Spotted Turtles range from southern Maine and Quebec, westward to Illinois, and southeast to northern Florida. Although widespread in the eastern United States, it’s an uncommon—but not rare—species in Massachusetts. Once listed as a Species of Special Concern under the Massachusetts Endangered Species Act, Spotted Turtles were removed from the list in 2006 due to a widespread distribution in the state and the existence of relatively stable populations in southeastern Massachusetts. However, residential development construction alters the wetlands and upland habitats that Spotted Turtles rely on. Monitoring, and properly managing, Spotted Turtle populations in southeastern Massachusetts is important to the long-term persistence of the species throughout the region. MassWildlife biologists will use grant funds over two years to assess the population status of Spotted Turtle across the state, restore habitat at regionally significant sites, coordinate a regional genetics study, and assist in the development of a Spotted Turtle Regional Conservation Plan. 

Spotted Turtles are relatively small, reaching only five inches in length. Their name comes from the distinctive bright yellow spots that dot their otherwise black carapace (the top of their shell). The pattern and number of spots is unique to each turtle and can be used to identify individuals. Spotted Turtles occupy a wide range of shallow, seasonal, and temporary wetlands in Massachusetts, including vernal pools, shrub swamps, cranberry bogs, emergent wetlands, and ditches. Spotted Turtles can be hard to find; their cryptic behavior and preference for ephemeral and seasonal wetlands means that these turtles are encountered much less often than the widespread and common Painted Turtle and Snapping Turtle. However, they are native to all of Massachusetts’ counties and are found on many offshore islands, including both Martha’s Vineyard and Nantucket.

Don't miss MassWildlife Facebook posts

Facebook recently announced it was making changes to its News Feed which will impact how users see posts from business and government pages they follow. Facebook plans to prioritize posts from friends and family in the News Feed over public content (such as content shared by publishers, brands, businesses, or media). With a few quick steps, you can update your preferences to make sure you don't miss posts from MassWildlife's Facebook page:

  1. Visit
  2. Click the "Following" drop down menu
  3. Select "See first" under "In your news feed"
  4. Select "All on" under "Notifications"

Watch this video for more help changing your preferences. By taking these steps, you'll continue to see MassWildlife posts in your News Feed and stay up to date on the latest fish and wildlife news in Massachusetts! 

Go wild on your taxes this year

Tax season is here, meaning it’s a great time to help keep Massachusetts wild! One easy way to help endangered animals and plants in the state is by donating on your state tax return. Simply fill in the amount you would like to donate on Line 33A for Endangered Wildlife Conservation. All the monies donated go to the Natural Heritage and Endangered Species Fund, a fund dedicated specifically to the conservation of rare species. This Fund supports MassWildlife’s Natural Heritage & Endangered Species Program, responsible for the hundreds of species that are listed as endangered, threatened, or of special concern in Massachusetts.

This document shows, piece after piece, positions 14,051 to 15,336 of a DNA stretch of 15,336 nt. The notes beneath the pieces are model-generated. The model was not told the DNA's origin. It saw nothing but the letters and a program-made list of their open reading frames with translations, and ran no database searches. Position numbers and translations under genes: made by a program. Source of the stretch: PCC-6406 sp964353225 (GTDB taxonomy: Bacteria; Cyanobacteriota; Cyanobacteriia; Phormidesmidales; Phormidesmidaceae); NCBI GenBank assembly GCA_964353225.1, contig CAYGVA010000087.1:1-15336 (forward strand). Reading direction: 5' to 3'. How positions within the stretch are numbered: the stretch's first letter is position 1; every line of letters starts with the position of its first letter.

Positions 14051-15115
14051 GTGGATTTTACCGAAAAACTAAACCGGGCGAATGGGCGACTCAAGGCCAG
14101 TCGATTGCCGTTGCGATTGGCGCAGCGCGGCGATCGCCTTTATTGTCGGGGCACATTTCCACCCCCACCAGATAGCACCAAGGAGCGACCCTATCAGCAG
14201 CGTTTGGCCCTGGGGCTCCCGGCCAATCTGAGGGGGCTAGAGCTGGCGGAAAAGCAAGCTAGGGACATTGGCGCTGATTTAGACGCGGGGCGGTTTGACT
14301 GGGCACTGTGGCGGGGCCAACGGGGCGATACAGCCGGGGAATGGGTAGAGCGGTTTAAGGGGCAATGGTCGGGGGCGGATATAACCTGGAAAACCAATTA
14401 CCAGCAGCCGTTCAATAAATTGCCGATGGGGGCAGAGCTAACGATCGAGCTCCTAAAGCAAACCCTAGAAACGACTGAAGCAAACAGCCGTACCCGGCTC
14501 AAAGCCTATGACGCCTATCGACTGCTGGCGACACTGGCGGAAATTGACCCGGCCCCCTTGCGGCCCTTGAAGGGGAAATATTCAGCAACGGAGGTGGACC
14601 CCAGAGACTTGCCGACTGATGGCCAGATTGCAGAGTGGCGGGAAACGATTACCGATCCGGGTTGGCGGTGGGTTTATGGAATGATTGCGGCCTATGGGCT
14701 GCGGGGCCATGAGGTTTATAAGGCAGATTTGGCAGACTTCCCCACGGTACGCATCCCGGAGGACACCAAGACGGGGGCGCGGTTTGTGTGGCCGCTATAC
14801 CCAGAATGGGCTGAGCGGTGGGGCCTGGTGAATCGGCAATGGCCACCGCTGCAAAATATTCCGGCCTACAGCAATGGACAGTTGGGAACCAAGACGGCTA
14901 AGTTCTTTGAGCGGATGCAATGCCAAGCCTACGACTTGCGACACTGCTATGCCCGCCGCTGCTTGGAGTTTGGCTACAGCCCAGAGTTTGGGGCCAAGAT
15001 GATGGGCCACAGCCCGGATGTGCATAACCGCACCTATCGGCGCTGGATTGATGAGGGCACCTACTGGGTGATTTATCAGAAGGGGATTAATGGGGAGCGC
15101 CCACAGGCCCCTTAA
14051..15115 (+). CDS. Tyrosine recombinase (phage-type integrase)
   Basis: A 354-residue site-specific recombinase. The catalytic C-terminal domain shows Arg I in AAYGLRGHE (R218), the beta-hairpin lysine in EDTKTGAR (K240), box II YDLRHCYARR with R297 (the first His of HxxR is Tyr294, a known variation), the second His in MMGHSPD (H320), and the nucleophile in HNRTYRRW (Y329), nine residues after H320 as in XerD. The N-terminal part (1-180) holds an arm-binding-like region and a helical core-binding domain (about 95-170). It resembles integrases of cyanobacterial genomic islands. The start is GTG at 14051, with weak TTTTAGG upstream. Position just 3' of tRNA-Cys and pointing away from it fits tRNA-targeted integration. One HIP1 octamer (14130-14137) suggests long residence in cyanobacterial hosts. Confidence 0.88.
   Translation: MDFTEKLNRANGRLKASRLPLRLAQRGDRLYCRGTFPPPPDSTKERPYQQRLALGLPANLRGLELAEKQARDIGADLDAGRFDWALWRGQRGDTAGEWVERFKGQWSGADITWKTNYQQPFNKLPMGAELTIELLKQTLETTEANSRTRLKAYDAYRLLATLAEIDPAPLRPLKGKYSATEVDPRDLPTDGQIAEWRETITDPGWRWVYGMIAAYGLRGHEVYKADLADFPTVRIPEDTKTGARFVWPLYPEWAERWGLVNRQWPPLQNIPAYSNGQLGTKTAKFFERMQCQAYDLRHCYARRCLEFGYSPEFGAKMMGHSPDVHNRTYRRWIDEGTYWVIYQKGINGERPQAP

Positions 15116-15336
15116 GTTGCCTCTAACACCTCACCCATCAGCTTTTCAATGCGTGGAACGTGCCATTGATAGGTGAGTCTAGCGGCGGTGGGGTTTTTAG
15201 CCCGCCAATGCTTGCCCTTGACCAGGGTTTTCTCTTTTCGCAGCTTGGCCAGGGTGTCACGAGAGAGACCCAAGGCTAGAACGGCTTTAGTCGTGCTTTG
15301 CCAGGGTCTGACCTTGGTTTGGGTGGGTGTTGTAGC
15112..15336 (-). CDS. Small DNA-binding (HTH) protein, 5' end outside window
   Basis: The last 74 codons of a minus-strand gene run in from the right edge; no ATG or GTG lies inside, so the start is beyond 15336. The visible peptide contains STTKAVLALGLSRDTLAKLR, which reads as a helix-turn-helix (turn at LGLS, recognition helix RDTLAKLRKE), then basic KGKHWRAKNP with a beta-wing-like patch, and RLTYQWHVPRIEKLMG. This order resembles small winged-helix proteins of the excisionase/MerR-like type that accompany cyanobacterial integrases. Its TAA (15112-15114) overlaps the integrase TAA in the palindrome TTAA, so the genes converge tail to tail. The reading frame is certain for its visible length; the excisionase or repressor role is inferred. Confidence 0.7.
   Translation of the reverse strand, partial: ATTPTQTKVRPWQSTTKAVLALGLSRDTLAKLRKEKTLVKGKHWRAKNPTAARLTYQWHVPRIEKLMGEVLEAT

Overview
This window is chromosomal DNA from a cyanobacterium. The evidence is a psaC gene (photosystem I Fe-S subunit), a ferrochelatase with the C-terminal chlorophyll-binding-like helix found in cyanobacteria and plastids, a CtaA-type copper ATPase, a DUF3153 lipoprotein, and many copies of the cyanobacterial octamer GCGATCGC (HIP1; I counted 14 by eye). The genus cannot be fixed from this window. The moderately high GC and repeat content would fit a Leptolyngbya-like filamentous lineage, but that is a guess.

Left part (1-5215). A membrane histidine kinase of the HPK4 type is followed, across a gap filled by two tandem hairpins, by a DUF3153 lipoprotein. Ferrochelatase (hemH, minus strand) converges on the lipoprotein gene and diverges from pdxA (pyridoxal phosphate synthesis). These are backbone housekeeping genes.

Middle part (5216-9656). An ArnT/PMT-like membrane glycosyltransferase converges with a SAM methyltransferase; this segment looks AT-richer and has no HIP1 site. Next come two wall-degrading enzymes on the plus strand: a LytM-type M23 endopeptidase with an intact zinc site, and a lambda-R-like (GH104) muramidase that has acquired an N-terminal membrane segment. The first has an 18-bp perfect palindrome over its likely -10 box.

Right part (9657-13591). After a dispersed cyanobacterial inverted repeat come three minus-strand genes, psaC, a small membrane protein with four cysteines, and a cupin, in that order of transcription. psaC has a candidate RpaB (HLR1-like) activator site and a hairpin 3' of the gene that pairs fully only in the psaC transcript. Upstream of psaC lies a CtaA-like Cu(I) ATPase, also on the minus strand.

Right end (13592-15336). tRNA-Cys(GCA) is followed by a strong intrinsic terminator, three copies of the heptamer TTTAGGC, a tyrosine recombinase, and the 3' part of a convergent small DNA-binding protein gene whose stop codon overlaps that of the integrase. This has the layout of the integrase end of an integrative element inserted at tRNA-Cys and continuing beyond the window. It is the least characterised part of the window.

Despite its status as the nation’s symbol, Bald Eagles were targeted and killed for the better part of a century. This intentional killing, coupled with habitat loss and pollutants like DDT, caused breeding Bald Eagles to disappear from Massachusetts in the early 1900s. Beginning in 1982, MassWildlife and its partners began to relocate young eagles from Michigan and Canada to an area overlooking the Quabbin Reservoir in efforts to reestablish breeding pairs in the state. These relocated eagles were raised by a wildlife management practice known as hacking, in which young birds of prey are raised in an outdoor cage with no direct human contact and later released into the wild. The eaglets came to view the area around the Quabbin as their home turf and when they matured, some of the hacked eagles established breeding territories at the reservoir. In 1989, eight decades after the last historic Bald Eagle nest was observed in Massachusetts (on Snake Pond in Sandwich), three chicks fledged from two Quabbin nests. Fast forward to 2017, when 68 territorial pairs of Bald Eagles were observed in Massachusetts—this is the highest number of territorial pairs since their reintroduction.

While Massachusetts has made considerable progress, 427 plants and animals are still recognized as rare in the state. MassWildlife’s Natural Heritage and Endangered Species Program is the first line of defense for Massachusetts’ most vulnerable plants and animals. Donating to the Natural Heritage and Endangered Species Fund ensures continuing conservation for these rare species.

Already filed your taxes, but still want to donate? Contributions can be made directly by sending a check made payable to “Commonwealth of MA—NHESP” to MassWildlife, 1 Rabbit Hill Road, Westborough, MA 01581.

Thank you to everyone who has contributed thus far!